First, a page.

More generally, the sexual wit intertwines with the diction in complex ways. For example, the text sets up a snarled conceit in which “heart” (4) functions as an antagonist, so that 6 might mean, “My heart wants to keep my eye unpreoccupied….” Automatic “heart/art” and “hard/ ‘I’” puns add other overlays. Will teases with wit about self-release or a nocturnal emission aroused by thoughts of the friend. Both the figure of love “casting his utmost sum” followed by “ease and [‘easy hand’]… repose” (7-8) and the eyepun in “feeding” (14) on “seeding” (which curbs appetite) are bawdy. Even the initial “sleeping ‘I’” (l) is suggestive. “Everyone [punning “every wand”] hath…one shade” (11) may mean that “all” are “bright” (red?). “Awl is read” is a latent suggestion. “Eyes” and other “doublets” (cf. 3, 8) may suggest testicles, as may the pictographic OO’s in the pun “Their O, ass, awl, OO kiss, S., Harry [Sire]” (12).

           “Cast his utmost sum” (7)—the poem’s most complex phallicism—suggests gambling; adumbrates a pointer on a sundial; and links with “brought” (the poet wants the visage “brought,” but instead it is “cast” or “thrown”) and with terms about counting (2-3). Since the poet is a “summer” playing a numbers game, the phrase implies a high state of inspiration. Concurrently, “Cast(e)” means “put into hardened form” and “separation by social rank.” Q’s summe puns on “fume,” adumbrating a vaporous apparition or bad smell. And a joke in “soot-most” ties the figure (here “black”) to imagery of color and “shade.”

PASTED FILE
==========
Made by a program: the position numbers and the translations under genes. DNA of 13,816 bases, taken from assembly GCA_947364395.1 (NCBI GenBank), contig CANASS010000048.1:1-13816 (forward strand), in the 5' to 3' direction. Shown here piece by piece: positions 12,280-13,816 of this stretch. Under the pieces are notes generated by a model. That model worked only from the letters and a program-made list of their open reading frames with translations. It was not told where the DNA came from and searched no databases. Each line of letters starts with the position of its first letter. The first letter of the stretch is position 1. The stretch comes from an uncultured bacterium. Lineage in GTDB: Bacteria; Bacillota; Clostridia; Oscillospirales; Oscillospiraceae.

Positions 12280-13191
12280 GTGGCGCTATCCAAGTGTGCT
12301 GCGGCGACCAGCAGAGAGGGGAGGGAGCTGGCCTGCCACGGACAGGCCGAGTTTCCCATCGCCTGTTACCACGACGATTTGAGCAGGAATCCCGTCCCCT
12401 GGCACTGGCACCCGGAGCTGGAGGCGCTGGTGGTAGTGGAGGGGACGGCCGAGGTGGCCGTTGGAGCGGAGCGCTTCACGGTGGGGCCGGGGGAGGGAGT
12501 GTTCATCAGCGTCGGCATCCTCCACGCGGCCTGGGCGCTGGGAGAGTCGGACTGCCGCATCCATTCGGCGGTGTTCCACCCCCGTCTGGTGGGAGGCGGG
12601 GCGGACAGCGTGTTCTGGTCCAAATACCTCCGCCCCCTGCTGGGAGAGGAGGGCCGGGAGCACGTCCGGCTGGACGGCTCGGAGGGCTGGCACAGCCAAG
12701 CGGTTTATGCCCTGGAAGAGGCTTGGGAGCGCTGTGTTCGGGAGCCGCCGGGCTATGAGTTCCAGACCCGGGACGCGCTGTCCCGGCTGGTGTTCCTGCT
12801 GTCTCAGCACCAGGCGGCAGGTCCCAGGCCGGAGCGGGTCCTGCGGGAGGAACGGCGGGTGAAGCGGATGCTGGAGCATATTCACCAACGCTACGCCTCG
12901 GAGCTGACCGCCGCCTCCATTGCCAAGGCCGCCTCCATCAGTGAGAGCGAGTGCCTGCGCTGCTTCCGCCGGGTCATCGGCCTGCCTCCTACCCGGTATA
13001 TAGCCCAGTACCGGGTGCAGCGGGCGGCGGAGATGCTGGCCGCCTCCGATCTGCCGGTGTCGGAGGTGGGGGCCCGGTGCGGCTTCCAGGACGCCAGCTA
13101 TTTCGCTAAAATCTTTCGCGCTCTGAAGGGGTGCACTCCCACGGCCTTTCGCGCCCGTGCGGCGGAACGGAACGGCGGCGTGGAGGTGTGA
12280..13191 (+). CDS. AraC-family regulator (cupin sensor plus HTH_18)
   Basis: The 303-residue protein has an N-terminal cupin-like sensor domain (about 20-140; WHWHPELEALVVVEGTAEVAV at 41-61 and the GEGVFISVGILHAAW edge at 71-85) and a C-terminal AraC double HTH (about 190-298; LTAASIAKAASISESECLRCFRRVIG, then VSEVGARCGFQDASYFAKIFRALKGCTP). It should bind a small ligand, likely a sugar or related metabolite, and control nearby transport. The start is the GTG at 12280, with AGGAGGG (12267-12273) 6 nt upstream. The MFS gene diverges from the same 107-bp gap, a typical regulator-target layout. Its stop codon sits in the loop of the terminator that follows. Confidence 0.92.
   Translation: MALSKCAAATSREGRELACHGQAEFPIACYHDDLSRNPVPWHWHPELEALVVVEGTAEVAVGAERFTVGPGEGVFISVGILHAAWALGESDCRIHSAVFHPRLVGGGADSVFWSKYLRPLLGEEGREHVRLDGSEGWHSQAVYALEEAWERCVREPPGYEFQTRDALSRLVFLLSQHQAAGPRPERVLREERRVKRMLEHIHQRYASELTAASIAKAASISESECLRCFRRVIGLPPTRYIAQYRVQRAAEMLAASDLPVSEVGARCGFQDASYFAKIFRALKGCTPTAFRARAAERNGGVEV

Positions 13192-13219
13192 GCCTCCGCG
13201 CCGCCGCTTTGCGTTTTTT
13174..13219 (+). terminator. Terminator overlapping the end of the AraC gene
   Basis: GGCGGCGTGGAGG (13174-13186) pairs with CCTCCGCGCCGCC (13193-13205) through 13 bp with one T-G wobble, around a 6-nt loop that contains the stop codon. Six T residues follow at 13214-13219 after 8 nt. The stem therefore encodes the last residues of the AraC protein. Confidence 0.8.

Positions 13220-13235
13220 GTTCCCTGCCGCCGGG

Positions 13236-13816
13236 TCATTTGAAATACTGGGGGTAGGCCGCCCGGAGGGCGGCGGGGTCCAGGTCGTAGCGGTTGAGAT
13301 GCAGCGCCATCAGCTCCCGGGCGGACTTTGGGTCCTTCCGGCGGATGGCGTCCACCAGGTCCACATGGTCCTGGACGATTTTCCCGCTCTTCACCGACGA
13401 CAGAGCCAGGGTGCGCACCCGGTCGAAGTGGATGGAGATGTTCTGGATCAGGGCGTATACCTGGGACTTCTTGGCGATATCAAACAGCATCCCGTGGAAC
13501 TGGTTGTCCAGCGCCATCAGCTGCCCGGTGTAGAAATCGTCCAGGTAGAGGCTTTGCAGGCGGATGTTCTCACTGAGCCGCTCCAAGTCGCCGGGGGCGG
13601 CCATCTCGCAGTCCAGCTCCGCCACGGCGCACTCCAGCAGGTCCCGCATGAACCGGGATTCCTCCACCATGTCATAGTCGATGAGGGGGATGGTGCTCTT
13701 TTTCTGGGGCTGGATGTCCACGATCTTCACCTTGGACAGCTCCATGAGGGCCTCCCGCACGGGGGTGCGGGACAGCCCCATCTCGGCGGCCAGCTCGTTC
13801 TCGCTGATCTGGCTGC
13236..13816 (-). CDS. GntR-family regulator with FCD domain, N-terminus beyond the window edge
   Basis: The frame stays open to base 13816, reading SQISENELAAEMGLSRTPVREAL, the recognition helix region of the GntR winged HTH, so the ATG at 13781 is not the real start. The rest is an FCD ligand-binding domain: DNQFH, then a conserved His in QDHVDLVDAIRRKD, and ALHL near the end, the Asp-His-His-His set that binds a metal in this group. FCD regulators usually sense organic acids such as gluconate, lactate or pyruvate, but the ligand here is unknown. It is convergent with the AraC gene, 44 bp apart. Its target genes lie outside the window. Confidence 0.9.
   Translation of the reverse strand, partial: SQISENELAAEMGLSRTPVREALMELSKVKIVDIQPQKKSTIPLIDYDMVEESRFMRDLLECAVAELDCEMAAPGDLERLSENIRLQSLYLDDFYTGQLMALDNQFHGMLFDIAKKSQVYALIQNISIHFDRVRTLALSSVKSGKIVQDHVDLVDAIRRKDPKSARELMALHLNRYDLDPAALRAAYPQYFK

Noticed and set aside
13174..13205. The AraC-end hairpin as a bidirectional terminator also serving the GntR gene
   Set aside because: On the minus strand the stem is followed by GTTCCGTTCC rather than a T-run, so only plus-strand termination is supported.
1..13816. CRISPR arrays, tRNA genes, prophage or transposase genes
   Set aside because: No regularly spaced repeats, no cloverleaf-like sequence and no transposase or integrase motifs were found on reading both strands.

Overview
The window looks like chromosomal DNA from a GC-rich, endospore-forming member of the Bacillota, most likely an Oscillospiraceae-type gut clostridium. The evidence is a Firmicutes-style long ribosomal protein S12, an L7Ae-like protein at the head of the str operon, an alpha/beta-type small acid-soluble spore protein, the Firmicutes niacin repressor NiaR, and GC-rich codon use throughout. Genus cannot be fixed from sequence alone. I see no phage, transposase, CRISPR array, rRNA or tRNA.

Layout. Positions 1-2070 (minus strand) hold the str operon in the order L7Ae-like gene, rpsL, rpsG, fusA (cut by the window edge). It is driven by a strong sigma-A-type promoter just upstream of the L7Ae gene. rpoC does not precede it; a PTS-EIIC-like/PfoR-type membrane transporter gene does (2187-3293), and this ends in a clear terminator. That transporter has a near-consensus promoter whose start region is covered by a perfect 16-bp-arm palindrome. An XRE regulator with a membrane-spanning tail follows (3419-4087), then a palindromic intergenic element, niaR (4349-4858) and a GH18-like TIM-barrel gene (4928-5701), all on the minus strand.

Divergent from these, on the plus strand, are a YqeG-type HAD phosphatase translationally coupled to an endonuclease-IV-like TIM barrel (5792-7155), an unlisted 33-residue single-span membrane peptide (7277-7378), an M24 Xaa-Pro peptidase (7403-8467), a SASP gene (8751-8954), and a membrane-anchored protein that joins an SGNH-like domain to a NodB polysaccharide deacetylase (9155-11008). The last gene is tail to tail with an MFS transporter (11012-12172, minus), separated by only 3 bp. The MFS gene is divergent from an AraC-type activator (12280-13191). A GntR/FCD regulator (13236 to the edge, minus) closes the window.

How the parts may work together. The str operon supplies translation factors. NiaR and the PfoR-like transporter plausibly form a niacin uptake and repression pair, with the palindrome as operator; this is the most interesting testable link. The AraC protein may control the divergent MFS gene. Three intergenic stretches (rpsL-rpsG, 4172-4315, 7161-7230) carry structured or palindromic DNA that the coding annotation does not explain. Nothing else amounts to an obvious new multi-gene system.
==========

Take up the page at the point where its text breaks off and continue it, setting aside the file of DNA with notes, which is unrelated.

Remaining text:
The routine pun on “whore”(10) helps to sketch the friend as having licentious colleagues cut of “one shade” of cloth. Lines 11-13 joke that the friend may have no special beauty at all. Puns about runic embedding include “Rose” (cf. rows/ruse/Wriothesley) and “these contents” (13, cf. “cunt-ends”). “Contents / Which” (13-14) puns “content switch.”

            Biographical potentials lurk in “Rose” (12) because that metaphor puns on the family name of Will’s patron the Earl of Southampton, Henry Wriothesley—pronounced, roughly, “Rosely” or “Rizzley.” In the pun “But you, S. Hall, shine more bright in these contents” (13), “S. Hall” may be Will’s daughter Susanna Hall. Everywhere in Q, “mine eye” (4, 5) puns on “M’ Annie.” Q’s letterstring “one,hath euery” (11) also puns on “Anne Hathaway.”